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Lloyds Banking Group (LBG) Q1 2014 showed strong progress and we summarise key features below:-
Stronger guidance for Net Interest Margin (NIM 2014 guidance 2.4% +0.1%) helped by gains from the Enhanced Capital Notes buyback. Current net interest margin of 2.32% has jumped 36 basis points since Q1 2013 due to lower funding costs. Net interest income rose to £2.81bn (+10%).
High Capital levels – CET1 ratio 10.7% +0.4%- with strong momentum.
Impairments declined to £431m from over £1bn in Q1 2013 or 35 bps.
No new PPI provisions (current provision £9.8bn of which £2.28bn unused) suggesting the board are confident existing provisions will suffice.
Overall strong cost control, total costs dell 5% to £2.29bn during Q1 due to the Simplification programme, disposals and the run off in non-core. Simplification has saved £1.58bn by Q1 14 on track for £2bn by end 2014.
The ECN offer has concluded and it was a resounding success from LBG’s viewpoint with the original £8.4bn of high yield ECN’s exchanged into notes yielding c6.375%- 7.875% below the 9.3% average for ECN’s– whilst the precise P&L read depends on the degree Lloyds used swaps to hedge the original coupon cost- there will be significant savings helping to lift NIM. The remaining ECNs c. £414m (excluding the 15% 2019 “make whole” ECNs) are just 5% of the original issue. The ECN offer delivered the notable one off benefit of lowering funding costs but the potential for further savings from bond buybacks appears limited. The board are unlikely to use the ruse of the “regulatory par call” elsewhere as we are not aware of other issues to which this clause applies.
TNAV (tangible net asset value) rose to 50.7p from 48.5p (end 2013) this rare gain in TNAV is positive and a further lift of c 5p is possible over FY14.
Q1 net profit £1.15bn (EPS 1.6p) leaves LBG on track to meet broker EPS consensus of 6.5p (FY14) however the margin for slippage is fairly tight (+/- 0.5p). But EPS upgrades for 2014 and 2015 are likely post interims.
To summarise the negatives, there is disappointment at the continued lack of clarity on the dividend – the board expect to apply to the FCA during 2H 2014 and have consistently suggested a progressive dividend will return however the FCA appear keen for LBG to continue building its capital organically as rapidly as possible. In short we view consensus 2014 dividend expectations of 2p per share as too high and view 1p-1.25p as nearer the likely outcome. This is likely to disappoint holders.
TSB IPO is on track for June 2014 IPO however the valuation at c£1.5bn (632 branches via Project Verde) will need to be low to entice investors. There is a sneaking suspicion that ahead of the IPO of TSB, Lloyds may have already tried to cherry pick the best customers.
LBG reported an exceptional gain of £394m from the sale of its 21% stake in St James Place (LSE:STJ).
PRA capital tests to consider LBG vulnerability in a UK property crisis
Stringent new capital stress tests to be conducted by the PRA will test the UK bank sectors’ resilience in the event of a 35% decline in UK property prices and a 4% Base rate. The PRA made clear that even if the banks “appeared to pass” the stress tests, they could still be required to up capital levels i.e. increase loss absorbing equity capital. Under the new stress tests LBG needs to maintain a 4.5% ratio of capital to RWA throughout the downcycle (2013 RWA £263.9bn). Broadly the test is, could LBG absorb downcycle losses of c £27.5bn?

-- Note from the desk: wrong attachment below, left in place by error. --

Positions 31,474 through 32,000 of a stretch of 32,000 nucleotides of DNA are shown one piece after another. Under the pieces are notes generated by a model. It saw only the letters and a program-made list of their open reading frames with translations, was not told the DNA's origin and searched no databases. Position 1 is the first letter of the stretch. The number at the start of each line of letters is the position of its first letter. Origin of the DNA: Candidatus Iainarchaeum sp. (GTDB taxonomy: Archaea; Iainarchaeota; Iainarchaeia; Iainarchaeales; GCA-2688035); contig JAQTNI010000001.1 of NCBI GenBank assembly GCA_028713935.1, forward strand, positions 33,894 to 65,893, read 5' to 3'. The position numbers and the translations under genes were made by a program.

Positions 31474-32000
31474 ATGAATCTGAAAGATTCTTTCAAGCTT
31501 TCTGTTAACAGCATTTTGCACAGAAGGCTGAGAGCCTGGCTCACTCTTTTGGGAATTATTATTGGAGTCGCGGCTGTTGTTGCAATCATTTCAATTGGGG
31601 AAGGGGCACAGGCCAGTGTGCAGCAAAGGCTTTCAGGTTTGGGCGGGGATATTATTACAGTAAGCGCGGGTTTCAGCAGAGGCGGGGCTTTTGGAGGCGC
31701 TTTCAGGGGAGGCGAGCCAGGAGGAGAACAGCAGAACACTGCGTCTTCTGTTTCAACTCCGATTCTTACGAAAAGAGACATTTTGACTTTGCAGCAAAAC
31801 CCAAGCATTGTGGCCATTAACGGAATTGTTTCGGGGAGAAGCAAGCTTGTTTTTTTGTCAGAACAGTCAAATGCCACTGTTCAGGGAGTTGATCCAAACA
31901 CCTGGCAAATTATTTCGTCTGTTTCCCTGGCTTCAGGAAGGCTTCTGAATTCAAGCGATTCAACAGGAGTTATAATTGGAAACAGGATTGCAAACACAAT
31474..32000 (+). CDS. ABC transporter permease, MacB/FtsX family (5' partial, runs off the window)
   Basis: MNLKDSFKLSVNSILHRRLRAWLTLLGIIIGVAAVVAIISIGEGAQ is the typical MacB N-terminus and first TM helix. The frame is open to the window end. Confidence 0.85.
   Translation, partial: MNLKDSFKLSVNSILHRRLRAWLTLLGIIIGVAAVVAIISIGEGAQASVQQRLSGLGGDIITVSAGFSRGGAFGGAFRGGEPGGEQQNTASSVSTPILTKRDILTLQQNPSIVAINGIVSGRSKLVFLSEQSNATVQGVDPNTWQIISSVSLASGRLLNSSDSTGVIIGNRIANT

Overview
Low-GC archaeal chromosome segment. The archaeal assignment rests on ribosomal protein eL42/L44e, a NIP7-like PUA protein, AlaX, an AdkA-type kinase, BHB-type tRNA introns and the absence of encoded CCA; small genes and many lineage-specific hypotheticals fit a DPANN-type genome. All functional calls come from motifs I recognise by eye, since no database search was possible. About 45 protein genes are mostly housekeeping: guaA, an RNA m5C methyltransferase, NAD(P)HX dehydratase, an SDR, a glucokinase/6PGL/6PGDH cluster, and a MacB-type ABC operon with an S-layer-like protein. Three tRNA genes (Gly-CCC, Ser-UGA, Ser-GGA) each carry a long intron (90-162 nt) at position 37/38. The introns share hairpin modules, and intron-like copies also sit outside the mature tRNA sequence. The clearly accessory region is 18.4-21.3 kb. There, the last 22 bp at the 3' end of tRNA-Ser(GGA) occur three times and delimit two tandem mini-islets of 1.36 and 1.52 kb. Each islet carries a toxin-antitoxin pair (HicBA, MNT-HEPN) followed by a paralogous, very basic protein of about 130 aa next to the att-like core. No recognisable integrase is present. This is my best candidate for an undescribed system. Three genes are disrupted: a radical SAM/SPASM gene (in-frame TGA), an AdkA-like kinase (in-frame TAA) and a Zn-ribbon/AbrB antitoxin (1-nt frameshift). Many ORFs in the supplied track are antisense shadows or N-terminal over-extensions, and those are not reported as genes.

The stress tests raise the prospect of further equity issues from the sector, and may impact the timing of the UK’s plans to dispose of its balance 24.5% stake in Lloyds. The government is against further equity participation itself.
The MPC is concerned about UK property prices. We note the statement from Deputy Governor Sir Jon Cunliffe “dangerous to ignore the momentum that has built up in the UK housing market….a major overshoot in prices and debt build up in debt followed by a sharp correction with negative equity”. In our view this rhetoric makes it more likely that Base Rates will rise in Q4 2014 and possibly to 1% prior to the May 2015 General Election.
An environment of rising base rates would negatively impact LBG credit demand and cause a rapid increase in provisions and credit impairments. We note current impairment levels (35 bps) could mark a near trough if base rates move up in Q4.
LBG valuation – very frothy
The main bear point surrounding LBG is its very high premium to TNAV relative to its peers. Given a cursory look at the UK peer group this factor is beyond dispute. The more relevant issue is the speed at which the premium can normalise- we put this at c./ 3-4 years assuming TNAV growth to 65p. The table below suggests LBG is at a significant premium to its peers on the basis of premium to tangible net assets.
P/E historic 2013 (x)
P/E forward 2014 (x)
Premium/ (Discount) to TNAV
Source: CSS Investments Ltd
Six years on from its rescue, the UK government wants a full exit from LBG. Should the government go the retail route for the balance, it will need to offer a significant discount to the current share price to entice retail investors. The UK could proceed via more 7% stake sales (hence getting a better price). But LBG faces key risks from mature rate cycle issues and in our view could be facing a reverse of key performance ratios looking ahead 6-18 months. Finally we are mindful of LBG’s very high relative valuation, lack of dividend support and a plateau in EPS momentum as recent one off gains drop out.
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